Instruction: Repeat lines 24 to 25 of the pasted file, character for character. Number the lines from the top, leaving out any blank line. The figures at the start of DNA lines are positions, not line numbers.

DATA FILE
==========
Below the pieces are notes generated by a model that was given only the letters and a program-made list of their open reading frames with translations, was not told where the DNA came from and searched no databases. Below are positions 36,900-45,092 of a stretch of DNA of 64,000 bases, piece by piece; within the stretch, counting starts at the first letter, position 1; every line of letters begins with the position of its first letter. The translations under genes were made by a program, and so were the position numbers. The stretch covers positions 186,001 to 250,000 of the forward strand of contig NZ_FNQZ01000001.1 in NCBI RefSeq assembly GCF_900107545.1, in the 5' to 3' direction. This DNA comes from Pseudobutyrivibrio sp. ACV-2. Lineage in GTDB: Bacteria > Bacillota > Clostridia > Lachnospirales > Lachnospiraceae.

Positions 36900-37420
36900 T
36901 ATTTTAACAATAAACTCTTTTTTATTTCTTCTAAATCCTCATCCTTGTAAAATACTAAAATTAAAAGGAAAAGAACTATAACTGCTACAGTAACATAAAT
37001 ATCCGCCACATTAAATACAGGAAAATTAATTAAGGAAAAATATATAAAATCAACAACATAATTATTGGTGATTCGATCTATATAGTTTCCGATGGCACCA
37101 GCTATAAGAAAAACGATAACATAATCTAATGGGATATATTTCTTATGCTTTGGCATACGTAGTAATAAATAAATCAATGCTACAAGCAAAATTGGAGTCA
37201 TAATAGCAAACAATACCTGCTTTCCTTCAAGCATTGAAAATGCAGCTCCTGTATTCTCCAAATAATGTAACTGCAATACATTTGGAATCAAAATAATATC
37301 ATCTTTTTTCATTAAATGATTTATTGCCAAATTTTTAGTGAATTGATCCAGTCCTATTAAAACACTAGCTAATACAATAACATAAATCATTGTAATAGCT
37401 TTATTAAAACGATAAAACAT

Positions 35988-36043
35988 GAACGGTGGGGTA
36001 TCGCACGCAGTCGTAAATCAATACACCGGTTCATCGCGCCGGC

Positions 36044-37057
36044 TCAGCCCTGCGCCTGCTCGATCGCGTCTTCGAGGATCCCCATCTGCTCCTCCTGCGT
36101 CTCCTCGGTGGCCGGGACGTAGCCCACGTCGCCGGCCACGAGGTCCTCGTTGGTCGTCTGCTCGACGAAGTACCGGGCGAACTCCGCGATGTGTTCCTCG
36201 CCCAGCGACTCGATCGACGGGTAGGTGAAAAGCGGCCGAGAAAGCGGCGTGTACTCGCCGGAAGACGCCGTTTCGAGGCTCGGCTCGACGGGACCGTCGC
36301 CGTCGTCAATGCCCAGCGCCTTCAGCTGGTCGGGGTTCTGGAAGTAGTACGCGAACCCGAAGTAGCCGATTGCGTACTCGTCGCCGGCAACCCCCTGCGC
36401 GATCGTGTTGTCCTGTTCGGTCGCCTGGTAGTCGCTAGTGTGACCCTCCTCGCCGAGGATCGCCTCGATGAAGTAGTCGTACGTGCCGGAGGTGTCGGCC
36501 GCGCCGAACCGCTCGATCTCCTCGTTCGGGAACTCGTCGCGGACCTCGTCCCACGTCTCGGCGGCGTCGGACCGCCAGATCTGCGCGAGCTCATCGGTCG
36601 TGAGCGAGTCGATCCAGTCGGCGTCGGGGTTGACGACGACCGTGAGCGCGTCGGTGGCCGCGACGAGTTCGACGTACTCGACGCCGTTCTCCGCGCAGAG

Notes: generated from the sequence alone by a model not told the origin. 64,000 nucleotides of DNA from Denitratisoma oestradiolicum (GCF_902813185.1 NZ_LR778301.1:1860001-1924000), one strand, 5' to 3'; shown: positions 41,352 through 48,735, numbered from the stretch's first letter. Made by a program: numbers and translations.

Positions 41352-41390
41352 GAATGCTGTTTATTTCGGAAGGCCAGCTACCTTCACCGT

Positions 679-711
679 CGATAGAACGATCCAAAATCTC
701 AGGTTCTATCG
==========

Positions 679-711
679 CGATAGAACGATCCAAAATCTC